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Have We Lost the Plot with Sustainability?

I recently re-read a favourite essay of mine by the author Paul Kingsnorth. (I’d also highly recommend his and enthralling novel The Wake, written in an ‘updated’ Old English. It’s a wonderful novel to read aloud).

The title is of course controversial. But Paul isn’t anti-environment, he has instead become anti-environment movement. This is, after all, a man who taught himself to use (and sharpen) a scythe.

A man for whom:

“All of this – the downs, the woods, the rainforest, the great oceans and, perhaps most of all, the silent isolation of the moors and mountains, which at the time seemed so hateful and unremitting – took hold of me somewhere unexamined.”

I bring up Paul’s essay for two reasons. First, because Paul has a critique we need to hear about our sustainability and environmental programs. And second, because Paul doesn’t pretend to have all the answers, he recognises his own paradoxes and hypocracies, and because he holds himself above no one.

On Paul’s critique. It is that we have replaced a love of the environment with graven idols, with plastic copies. It is not born of love, but of utility.

“We are not environmentalists now because we have an emotional reaction to the wild world… We are environmentalists now to promote something called ‘sustainability’… What does this curious, plastic word mean?… It means sustaining human civilisation at the comfort level that the world’s rich people – us – feel is their right, without destroying the ‘natural capital’ of the ‘resource base’ that is needed to do so.”

I cannot help but hear Dostoyevsky: “The more I love humanity in general the less I love man in particular.”

This is the challenge to us. That we have replaced a love for the environment with a love for utility. It is the same old equation that led us here, Blakes’ hellish machines:

“But they are harder to find now, those spirits. I look out across the moonlit Lake District ranges and it’s as clear as the night air that what used to come in regular waves, pounding like the sea, comes now only in flashes, out of the corner of my eyes, like a lighthouse in a storm. Perhaps it’s the way the world has changed. There are more cars on the roads now, more satellites in the sky. The footpaths up the fells are like stone motorways, there are turbines on the moors and the farmers are being edged out by south-country refugees like me, trying to escape but bringing with us the things we flee from. The new world is online and loving it, the virtual happily edging out the actual. The darkness is shut out and the night grows lighter and nobody is there to see it.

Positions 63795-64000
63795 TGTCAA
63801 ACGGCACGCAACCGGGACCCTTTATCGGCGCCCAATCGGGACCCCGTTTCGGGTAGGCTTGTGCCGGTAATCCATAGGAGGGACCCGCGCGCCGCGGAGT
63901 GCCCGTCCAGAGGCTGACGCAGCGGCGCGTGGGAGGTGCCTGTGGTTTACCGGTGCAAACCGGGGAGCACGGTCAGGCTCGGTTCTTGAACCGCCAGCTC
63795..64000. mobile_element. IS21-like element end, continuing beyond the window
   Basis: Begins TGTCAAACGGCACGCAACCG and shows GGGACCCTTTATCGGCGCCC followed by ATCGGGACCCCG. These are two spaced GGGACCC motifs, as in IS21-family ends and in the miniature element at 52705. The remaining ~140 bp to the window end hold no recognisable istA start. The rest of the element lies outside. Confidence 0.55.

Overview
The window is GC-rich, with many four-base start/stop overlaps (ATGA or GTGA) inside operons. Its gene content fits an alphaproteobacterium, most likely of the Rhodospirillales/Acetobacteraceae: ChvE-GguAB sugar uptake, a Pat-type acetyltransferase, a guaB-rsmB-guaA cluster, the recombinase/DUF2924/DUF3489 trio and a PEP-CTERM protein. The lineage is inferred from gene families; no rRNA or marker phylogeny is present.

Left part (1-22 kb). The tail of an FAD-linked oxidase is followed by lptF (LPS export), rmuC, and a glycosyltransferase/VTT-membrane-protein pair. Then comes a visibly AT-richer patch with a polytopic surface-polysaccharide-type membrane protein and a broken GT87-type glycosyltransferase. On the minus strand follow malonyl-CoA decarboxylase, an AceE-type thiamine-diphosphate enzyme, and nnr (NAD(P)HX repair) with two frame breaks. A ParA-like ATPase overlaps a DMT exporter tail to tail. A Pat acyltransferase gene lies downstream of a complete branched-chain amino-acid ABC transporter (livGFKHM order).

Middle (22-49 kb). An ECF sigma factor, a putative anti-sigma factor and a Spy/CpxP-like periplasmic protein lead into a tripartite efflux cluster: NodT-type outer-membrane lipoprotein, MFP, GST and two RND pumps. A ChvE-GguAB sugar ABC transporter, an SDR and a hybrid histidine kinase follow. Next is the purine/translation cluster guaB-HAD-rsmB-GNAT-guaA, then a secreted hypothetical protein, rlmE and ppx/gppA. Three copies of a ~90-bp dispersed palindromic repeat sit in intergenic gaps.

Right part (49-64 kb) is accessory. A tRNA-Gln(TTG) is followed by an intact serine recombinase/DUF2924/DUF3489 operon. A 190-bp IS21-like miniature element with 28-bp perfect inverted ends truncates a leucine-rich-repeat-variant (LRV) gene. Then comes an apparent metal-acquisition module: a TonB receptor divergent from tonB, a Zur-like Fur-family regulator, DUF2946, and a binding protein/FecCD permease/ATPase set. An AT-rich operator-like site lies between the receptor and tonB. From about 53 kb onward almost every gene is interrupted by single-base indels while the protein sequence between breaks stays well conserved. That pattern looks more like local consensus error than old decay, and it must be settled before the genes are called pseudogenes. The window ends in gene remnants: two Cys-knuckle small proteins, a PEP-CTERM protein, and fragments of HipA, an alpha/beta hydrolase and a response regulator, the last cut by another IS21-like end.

It could be all that, but it probably isn’t. It’s probably me. I am 37 now. The world is smaller, more tired, more fragile, more horribly complex and full of troubles. Or, rather: the world is the same as it ever was, but I am more aware of it and of the reality of my place within it.”

But of course, there is no easy answer. Paul doesn’t offer one. This isn’t a mindless criticism to “Do better!” There are no easy answers.

The point isn’t to self-flagellate or wallow in despair. Because, again, Paul has no grand answer. He tends his garden. He swings his scythe. He seeks to more truly and intimately love the world around him.

This is the challenge I hear. It’s not a condemnation of our sustainability, regenerative or other program. But it is a whisper from the woods to not descend into utilitarianism. To not fall into that old trap of only seeing nature as a resource to be mined – just more sustainably this time.

And in that challenge, I hear possibility – and hope.

“You see, it turns out that I have more time than I thought. I will follow the songlines and see what they sing to me and maybe, one day, I might even come back. And if I am very lucky I might bring with me a harvest of fresh tales, which I can scatter like apple seeds across this tired and angry land.”

You can read Paul’s essay here.


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